PORTLAND, Ore. (KOIN) — Enforcement of the City of Portland’s controversial camping ban was originally slated to start on Monday, but for now, the courts have put a pause on it. However, the community remains divided on what steps to take next with the homelessness crisis.

On the front steps of City Hall, community members called on city leadership to find alternative solutions to the Time, Place, Manner Camping Ordinance passed over the summer, serving as a ban on unsanctioned camping during the day and in certain places.

“Have you ever heard of people saying for a humanitarian crisis we need to put people in jail? It doesn’t really match and our approach to houselessness has been fractured, ill-advised with non-profit agencies handling the funds,” Peggy Zebroski with Stop the Sweeps PDX said. “What could you do with $50 million? How many years of apartment dwelling could you get for that? So the approach is all wrong.”

Last week, a judge ruled that the ban can’t currently be enforced, with an ongoing lawsuit alleging that banning in place would be cruel and unusual punishment because there’s nowhere for them to go.

City leaders say the court didn’t make it clear why they were pausing enforcement and that the city is filing a request Monday for the court to clarify their decision, adding that the city’s ordinance follows state law.

“It’s unclear whether they’re basing it on the constitutional claim or on the statutory claim. The city studied for months, frankly, from my vantage point, way too long, to evaluate what was a reasonable response to the Oregon statute that mandates we have a reasonable restriction as to time place manner,” Portland City Commissioner Rene Gonzalez said. “After months of evaluation, staff came forward with a proposal that’s in line and frankly less strict than a lot of our suburban neighbors. We took months to roll it out, communicate to service providers, communicate to people on the street. We jumped through every hoop possible to make this easily understood for ordinary folks including those on our streets.”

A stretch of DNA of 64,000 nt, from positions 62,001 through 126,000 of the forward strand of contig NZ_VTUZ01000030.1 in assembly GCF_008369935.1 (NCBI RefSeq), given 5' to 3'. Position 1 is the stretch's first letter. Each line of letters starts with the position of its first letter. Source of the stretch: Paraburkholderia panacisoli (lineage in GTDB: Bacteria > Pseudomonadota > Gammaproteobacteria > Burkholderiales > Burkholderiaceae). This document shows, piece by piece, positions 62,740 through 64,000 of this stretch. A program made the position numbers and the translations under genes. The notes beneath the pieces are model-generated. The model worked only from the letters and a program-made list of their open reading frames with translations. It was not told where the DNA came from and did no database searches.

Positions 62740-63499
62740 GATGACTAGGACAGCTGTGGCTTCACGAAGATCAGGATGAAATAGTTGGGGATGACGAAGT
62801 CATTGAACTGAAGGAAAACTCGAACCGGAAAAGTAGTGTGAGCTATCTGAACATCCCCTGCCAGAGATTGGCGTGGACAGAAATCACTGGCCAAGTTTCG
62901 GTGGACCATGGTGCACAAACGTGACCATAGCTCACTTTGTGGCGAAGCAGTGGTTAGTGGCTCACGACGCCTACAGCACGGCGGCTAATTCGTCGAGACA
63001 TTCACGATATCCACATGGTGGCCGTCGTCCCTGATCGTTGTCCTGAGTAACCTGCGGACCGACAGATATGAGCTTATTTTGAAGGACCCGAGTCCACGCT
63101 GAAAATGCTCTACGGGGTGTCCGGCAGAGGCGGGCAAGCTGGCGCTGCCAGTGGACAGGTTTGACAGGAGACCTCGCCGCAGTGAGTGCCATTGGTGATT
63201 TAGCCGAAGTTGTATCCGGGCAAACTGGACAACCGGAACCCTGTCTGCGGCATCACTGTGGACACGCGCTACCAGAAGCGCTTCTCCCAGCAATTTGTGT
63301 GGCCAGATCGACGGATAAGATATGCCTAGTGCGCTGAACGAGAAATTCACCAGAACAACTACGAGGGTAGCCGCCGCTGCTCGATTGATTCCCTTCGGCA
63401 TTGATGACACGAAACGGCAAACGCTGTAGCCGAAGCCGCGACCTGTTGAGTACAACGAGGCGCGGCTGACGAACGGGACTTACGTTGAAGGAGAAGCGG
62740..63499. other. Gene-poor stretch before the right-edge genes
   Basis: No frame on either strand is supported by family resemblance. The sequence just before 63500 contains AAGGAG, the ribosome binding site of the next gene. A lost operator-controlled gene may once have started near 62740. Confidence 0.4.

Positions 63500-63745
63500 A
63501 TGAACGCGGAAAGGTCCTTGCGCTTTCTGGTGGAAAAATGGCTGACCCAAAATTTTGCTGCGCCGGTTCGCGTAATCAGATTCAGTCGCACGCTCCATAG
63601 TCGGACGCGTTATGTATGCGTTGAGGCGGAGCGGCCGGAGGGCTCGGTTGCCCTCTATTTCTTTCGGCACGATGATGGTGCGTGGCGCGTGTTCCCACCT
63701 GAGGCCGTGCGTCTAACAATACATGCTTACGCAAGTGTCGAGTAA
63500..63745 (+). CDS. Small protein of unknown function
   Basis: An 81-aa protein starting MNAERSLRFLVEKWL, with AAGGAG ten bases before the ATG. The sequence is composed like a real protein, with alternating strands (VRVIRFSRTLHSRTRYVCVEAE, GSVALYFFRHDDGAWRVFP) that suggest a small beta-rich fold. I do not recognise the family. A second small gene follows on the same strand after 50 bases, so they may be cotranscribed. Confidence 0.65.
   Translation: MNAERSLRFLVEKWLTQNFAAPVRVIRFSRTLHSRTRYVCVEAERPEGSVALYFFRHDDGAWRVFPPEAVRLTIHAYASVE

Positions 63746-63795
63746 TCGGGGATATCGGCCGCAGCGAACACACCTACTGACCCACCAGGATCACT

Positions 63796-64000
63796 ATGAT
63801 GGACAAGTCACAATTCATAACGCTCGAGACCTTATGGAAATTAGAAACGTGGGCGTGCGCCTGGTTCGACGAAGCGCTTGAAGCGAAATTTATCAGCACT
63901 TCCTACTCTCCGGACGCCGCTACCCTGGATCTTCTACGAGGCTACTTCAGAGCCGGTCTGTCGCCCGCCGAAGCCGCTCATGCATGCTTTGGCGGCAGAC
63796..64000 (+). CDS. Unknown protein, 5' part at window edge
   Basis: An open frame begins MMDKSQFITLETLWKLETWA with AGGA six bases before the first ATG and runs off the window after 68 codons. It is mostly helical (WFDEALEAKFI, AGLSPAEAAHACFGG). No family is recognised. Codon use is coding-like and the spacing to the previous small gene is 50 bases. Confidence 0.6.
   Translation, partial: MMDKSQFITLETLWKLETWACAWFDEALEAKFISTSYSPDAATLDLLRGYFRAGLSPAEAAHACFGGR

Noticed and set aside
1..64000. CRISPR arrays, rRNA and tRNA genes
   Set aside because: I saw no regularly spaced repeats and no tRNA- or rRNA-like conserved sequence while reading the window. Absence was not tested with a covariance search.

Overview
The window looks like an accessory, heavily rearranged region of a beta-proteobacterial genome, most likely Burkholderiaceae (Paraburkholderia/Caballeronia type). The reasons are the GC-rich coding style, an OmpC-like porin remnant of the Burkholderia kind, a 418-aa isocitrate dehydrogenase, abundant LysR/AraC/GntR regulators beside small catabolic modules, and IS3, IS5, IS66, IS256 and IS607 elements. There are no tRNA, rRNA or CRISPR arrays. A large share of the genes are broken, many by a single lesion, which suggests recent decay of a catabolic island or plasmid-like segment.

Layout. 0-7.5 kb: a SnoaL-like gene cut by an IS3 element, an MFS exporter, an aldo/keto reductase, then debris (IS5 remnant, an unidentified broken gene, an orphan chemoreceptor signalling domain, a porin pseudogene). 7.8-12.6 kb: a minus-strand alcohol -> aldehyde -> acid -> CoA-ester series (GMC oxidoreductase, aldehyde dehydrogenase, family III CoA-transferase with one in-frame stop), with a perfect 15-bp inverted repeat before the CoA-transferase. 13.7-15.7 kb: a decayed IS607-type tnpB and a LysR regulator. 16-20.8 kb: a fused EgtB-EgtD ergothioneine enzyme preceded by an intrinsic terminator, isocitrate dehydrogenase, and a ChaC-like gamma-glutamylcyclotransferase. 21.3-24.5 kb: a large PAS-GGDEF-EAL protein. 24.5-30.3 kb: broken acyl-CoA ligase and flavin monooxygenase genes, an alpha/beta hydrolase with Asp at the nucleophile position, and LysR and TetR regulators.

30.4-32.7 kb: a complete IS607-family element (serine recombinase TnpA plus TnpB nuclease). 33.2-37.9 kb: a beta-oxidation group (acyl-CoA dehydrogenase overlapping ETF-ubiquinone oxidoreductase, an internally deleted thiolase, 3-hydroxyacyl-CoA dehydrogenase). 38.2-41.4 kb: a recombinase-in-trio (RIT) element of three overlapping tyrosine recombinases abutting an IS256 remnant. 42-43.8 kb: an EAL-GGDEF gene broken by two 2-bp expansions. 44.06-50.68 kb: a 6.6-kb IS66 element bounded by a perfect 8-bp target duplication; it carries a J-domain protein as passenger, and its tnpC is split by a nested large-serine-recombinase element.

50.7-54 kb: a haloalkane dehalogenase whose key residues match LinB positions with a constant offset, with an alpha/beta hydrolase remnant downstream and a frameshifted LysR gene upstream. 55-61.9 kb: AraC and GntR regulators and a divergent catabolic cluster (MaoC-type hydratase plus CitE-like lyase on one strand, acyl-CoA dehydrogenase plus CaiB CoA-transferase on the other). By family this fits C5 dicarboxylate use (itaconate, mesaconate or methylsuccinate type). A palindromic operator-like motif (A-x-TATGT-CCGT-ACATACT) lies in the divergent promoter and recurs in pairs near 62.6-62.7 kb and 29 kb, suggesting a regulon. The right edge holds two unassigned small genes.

The Portland Police Association, the police union, says in recent months, officers want a clear mandate about what’s expected on their end, while also being concerned that many would be calling them to make arrests.

“The concern a lot of law enforcement officers in our city had was are we going to get a bunch of calls with community expectation that we’re just going to come through and arrest anybody and that is not what this was about. What we’re looking for is giving people options, giving people places to go but also focusing on when people just absolutely refusing to move from a place they shouldn’t be, that we have tools to kind of abate those issues because the community has been very frustrated about the lack of action and lack of ability for police officers to act in these circumstances,” Portland Police Association president Aaron Schmautz said. “It is continually frustrating for most police officers that as electeds, as different people discuss what we want to accomplish, that we continue to have this push and pull. There’s a lot of people in our city that are being impacted by these decisions on both sides.”

Those opposing the ordinance say the camp sweeps aren’t stopping, even if there are no citations or tickets, and they would rather see better options like enough shelter beds or housing across the board.

“The city and the county both need to look at more options for how to deal with this problem instead of trying to just sweep it under the rug, because, again, you can’t get rid of people. They’re not going anywhere,” Michael Moore with Stop the Sweeps PDX said. “It has never worked in the past and it’s not going to work now.”

The pause on enforcement will last until the court decides otherwise or if a final decision is made with the lawsuit.